Working with sheet brass can be very expensive if you run out and buy a bunch of new tools. Brass sheet can be worked with tools as simple as a hack saw,Files, drill, hammer and a pair of pliers. Throw in a vise with good jaws and you are pretty much set up. I might trade the hack saw for a jewelers saw and some fine blades for fancier work, but most of the brass on the front of a view camera is pretty simple with the hack saw with fine tooth blade, vise, file and drill. A set of inexpensive needle files are very handy for cleaning up the slots on the sliding lens holding part. Drill a series of smaller holes then file the slot. I like to use a raw hide mallet to straighten or bend the brass. Use a strip of hard wood (oak) on each side of the sheet positioned in the vice. Then gently with a third piece of hard wood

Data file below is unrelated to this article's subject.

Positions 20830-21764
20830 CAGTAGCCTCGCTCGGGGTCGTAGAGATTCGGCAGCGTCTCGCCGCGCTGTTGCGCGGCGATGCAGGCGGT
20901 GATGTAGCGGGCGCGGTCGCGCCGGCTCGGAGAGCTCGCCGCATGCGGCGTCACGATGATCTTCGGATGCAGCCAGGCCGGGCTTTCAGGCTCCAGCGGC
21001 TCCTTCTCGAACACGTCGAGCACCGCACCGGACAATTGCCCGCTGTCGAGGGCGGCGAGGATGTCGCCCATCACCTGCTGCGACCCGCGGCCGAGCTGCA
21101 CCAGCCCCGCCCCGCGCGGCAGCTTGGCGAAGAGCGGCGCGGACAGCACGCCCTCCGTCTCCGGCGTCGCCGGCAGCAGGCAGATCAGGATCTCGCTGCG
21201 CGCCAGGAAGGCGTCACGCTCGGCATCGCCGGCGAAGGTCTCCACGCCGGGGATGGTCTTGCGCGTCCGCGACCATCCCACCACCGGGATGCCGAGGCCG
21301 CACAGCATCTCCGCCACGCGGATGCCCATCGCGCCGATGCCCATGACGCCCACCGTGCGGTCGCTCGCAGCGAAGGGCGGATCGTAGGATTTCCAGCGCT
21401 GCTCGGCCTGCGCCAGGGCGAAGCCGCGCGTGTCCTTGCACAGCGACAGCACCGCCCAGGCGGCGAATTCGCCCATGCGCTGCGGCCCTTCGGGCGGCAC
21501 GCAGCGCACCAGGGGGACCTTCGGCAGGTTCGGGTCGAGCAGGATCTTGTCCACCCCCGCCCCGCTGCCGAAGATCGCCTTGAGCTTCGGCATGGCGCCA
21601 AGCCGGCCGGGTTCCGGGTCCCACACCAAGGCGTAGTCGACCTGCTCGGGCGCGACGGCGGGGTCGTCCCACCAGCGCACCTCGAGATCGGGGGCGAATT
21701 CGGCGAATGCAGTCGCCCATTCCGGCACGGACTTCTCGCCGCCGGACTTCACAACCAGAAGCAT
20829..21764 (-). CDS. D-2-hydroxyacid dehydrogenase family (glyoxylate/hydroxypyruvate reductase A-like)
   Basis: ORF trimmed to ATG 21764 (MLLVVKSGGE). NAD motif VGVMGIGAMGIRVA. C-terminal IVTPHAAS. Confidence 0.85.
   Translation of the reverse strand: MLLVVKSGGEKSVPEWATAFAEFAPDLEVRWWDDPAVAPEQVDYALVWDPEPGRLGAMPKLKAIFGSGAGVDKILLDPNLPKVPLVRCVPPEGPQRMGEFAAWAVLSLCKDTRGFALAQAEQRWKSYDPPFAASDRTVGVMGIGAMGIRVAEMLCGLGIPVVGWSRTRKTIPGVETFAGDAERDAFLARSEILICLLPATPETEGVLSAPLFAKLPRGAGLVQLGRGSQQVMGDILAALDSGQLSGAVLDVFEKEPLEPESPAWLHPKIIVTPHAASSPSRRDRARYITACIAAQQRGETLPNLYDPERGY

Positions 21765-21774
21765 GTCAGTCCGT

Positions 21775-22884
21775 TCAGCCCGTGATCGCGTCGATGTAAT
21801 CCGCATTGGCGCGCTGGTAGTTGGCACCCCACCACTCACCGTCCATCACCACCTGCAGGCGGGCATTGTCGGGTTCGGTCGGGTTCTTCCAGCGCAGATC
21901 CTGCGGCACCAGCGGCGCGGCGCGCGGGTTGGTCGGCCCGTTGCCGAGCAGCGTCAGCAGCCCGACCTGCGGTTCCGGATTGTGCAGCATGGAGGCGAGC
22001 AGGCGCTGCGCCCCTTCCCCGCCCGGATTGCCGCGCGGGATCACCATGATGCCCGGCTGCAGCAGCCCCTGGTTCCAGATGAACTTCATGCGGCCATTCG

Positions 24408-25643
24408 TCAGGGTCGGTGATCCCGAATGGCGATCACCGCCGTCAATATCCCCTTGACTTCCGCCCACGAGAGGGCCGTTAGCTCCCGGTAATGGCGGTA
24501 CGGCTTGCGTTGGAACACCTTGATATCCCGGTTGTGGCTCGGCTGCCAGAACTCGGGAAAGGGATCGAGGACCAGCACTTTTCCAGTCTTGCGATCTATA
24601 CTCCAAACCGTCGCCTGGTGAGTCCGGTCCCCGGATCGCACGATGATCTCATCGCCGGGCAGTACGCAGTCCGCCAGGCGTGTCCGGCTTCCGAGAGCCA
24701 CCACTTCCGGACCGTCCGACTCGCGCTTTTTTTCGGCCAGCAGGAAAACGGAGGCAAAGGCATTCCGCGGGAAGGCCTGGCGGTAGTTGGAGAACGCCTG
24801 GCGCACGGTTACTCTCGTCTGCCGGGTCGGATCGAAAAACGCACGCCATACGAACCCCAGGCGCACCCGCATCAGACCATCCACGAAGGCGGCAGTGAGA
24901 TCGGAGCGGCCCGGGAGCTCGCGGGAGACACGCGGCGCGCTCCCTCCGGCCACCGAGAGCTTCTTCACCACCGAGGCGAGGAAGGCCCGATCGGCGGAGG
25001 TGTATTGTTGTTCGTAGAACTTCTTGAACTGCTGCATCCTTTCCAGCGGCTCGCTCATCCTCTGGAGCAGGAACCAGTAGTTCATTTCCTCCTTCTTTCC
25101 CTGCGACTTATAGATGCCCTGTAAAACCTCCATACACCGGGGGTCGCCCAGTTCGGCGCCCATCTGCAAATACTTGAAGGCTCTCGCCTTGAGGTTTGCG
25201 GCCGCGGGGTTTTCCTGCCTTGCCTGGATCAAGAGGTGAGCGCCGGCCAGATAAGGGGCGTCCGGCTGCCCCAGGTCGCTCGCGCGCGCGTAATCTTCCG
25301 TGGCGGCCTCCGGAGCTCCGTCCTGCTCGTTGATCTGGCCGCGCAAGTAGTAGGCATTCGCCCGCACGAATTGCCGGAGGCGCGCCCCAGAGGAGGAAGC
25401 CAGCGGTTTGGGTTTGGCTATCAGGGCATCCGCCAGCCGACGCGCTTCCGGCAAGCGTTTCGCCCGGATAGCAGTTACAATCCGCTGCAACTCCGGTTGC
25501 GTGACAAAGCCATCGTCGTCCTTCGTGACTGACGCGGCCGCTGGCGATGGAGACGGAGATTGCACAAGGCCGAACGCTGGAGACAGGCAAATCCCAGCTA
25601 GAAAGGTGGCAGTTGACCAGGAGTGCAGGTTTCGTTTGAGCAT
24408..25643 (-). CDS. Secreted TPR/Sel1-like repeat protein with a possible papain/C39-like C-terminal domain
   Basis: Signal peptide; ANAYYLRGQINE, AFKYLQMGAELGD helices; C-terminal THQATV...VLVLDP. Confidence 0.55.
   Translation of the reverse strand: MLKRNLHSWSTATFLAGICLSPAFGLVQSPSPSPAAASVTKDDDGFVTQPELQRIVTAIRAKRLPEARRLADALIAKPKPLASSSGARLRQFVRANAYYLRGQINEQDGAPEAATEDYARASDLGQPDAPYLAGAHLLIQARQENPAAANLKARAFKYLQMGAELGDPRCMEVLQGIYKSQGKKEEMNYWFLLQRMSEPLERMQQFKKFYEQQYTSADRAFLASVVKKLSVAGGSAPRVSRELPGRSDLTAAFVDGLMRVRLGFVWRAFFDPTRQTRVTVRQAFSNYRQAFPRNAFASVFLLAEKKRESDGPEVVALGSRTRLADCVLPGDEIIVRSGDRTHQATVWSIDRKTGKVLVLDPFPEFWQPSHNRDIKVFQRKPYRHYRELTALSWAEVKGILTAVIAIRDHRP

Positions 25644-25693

lay it against the brass you intend to bend. Then striking the wood with the raw hide hammer , tap the brass over to meet the wood in the vise to make a right angle bend. The vise makes a very good bending break especially if the jaws are lined with the above mentioned wood strips, or aluminum ange material to keep from marring your brass. For the most part, work with the sticky surface protecting paper in place, remove when you are finished. For the stationary lens holder it is just a rectangle with a few holes in it to mount to the camera. Go to a hardware store, Home Depot, Lowe's etc. and buy a brass kick panel/plate for a door There are various sizes available in a good thickness for camera hardware.
All in all a time consuming job, but very easy to do with simple tools.